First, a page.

So imagine a dinosaur. The essence of the dinosaur is that it is a dinosaur. But it is much different for me to tell you to imagine a dinosaur, and then to tell you to look outside and see a dinosaur walking around in the street. This is because the existence or "being" of a thing, is separate from the essence or nature of a thing.

Let's say my name is Jack Harper. You know who I am and what I am. But if I died, my essence or nature would continue, because you know the whatness of Jack Harper, but I may no longer exist or have being. Therefore, my essence and my existence are two separate things.

This is the way these words are used in Aristotelian language.

All finite creatures, like myself, are composed of essence and existence. When I cease to exist my essence will still be there.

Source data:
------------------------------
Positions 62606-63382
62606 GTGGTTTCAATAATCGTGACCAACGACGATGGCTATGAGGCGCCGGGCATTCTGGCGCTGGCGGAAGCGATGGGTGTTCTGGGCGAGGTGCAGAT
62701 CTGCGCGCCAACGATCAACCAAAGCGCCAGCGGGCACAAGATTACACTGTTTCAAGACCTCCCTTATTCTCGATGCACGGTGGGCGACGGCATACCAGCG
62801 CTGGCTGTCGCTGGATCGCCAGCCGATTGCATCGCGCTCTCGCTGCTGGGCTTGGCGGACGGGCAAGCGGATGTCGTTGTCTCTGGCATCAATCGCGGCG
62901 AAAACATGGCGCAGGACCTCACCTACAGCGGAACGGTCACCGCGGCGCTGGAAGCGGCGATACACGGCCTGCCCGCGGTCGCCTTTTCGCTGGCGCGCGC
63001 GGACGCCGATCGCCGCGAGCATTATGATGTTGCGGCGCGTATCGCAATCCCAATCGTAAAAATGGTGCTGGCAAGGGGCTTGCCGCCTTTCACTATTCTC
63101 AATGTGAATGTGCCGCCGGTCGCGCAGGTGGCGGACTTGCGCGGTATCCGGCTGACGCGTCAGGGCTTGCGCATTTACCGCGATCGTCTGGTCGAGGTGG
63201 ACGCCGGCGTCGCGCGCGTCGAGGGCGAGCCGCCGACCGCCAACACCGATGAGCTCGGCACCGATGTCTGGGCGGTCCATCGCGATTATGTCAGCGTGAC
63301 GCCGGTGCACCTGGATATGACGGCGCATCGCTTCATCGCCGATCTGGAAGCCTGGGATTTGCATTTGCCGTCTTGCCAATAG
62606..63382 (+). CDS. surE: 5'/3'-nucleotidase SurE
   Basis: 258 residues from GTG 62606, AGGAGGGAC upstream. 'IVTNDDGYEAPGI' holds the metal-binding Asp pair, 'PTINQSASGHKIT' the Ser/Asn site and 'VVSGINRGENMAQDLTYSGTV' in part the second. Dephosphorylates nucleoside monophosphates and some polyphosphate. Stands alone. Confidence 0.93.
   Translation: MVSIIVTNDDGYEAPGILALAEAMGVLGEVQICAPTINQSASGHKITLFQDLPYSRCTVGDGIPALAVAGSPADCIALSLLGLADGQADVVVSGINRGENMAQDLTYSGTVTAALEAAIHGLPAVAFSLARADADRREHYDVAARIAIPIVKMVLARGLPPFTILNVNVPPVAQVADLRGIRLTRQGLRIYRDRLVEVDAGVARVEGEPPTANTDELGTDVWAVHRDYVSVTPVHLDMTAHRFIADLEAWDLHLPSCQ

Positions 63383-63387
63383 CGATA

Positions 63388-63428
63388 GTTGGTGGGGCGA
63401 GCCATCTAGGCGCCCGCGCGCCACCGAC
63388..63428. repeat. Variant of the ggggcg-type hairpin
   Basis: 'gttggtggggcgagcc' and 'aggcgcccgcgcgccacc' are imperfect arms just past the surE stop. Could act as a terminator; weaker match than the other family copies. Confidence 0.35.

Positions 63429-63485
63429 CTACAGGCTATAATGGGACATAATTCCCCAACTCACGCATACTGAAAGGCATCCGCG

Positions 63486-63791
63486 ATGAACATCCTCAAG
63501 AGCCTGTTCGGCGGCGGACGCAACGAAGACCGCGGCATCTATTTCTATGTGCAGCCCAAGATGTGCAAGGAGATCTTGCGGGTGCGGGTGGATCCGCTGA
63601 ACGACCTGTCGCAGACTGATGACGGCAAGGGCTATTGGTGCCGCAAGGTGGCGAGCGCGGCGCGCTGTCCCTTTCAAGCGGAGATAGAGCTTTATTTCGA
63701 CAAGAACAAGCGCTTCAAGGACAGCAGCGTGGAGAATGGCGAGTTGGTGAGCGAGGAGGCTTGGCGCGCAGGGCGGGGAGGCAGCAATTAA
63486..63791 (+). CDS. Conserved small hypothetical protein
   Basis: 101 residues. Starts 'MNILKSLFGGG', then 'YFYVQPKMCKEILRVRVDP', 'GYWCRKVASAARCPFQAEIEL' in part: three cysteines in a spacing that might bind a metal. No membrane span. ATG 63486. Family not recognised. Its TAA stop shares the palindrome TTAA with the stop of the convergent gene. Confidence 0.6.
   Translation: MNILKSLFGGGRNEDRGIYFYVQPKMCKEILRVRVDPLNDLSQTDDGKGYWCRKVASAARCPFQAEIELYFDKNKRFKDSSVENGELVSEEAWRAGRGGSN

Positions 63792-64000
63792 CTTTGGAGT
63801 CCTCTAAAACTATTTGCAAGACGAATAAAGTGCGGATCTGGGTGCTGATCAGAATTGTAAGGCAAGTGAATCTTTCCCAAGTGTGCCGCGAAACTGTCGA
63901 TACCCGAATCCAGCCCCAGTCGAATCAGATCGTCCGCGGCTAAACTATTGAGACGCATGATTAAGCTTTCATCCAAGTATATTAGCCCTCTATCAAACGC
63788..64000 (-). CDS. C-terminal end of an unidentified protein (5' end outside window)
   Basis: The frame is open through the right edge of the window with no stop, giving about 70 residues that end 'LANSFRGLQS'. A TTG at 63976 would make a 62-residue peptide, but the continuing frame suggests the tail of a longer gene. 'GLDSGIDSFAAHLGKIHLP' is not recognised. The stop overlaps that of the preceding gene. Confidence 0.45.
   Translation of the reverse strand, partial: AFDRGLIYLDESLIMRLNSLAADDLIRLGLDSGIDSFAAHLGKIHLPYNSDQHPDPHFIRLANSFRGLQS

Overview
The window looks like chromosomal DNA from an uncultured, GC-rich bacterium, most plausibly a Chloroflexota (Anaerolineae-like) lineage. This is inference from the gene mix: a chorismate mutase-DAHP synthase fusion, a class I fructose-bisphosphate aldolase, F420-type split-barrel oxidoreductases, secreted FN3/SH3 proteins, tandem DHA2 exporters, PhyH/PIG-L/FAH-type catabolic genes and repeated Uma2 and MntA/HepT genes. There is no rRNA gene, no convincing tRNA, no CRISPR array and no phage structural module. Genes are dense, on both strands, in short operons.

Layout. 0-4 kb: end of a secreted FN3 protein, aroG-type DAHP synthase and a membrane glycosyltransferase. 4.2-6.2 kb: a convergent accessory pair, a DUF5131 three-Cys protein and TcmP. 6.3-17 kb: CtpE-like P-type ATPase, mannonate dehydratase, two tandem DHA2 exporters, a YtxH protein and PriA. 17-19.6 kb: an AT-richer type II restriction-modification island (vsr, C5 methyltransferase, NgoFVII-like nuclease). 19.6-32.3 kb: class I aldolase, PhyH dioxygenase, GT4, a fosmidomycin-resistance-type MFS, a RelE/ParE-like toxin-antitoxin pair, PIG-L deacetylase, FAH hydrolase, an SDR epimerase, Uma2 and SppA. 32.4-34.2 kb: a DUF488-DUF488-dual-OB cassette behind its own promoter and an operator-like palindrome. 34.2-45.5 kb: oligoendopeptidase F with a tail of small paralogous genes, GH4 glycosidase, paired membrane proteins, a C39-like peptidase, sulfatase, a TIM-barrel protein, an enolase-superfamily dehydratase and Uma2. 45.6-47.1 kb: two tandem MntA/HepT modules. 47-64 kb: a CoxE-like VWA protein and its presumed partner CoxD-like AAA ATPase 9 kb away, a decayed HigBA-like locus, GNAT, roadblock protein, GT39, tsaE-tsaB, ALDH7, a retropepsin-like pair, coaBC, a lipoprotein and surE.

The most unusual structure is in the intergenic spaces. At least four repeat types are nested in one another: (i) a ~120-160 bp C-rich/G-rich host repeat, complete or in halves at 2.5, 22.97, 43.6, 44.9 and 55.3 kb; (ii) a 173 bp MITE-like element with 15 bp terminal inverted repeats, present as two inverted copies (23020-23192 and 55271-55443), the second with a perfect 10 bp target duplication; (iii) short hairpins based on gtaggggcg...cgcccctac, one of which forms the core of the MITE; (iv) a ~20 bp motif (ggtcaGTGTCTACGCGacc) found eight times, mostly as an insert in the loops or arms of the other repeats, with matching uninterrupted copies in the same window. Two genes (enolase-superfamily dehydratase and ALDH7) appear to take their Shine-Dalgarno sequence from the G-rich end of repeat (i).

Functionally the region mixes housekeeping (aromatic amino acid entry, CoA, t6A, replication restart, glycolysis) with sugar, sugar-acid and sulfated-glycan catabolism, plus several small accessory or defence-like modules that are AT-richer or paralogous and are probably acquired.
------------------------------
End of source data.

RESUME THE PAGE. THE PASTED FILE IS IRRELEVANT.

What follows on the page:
But in physics and according to the laws of logic. Nothing can be contingent without being preceded by something. In other words, everything that has parts will be preceded by those parts. If I am a being which is composed of matter, energy and an immaterial soul/mind, then all of my parts precede me. The matter in body precedes my existence, as does whatever it is that God fashioned my mind with, both my material and immaterial parts precede me.

God however, is preceded by nothing since he is eternal, ineffable, immutable, and unchanging. An infinite nature without beginning and without end. We know that because God does not change, that he is in fact the unchanged changer and unmoved mover. Meaning he has no potentiality whatsoever, he is therefore non-composition.

By virtue of being an eternal being, he is not composed of parts and is preceded by nothing. Instead everything he has, he is. There is nothing within God that is different from another part of God. Because while in finite beings our essence is separate from existence. God's essence or nature, is one and the same with his boundless existence, since everything God has, he is.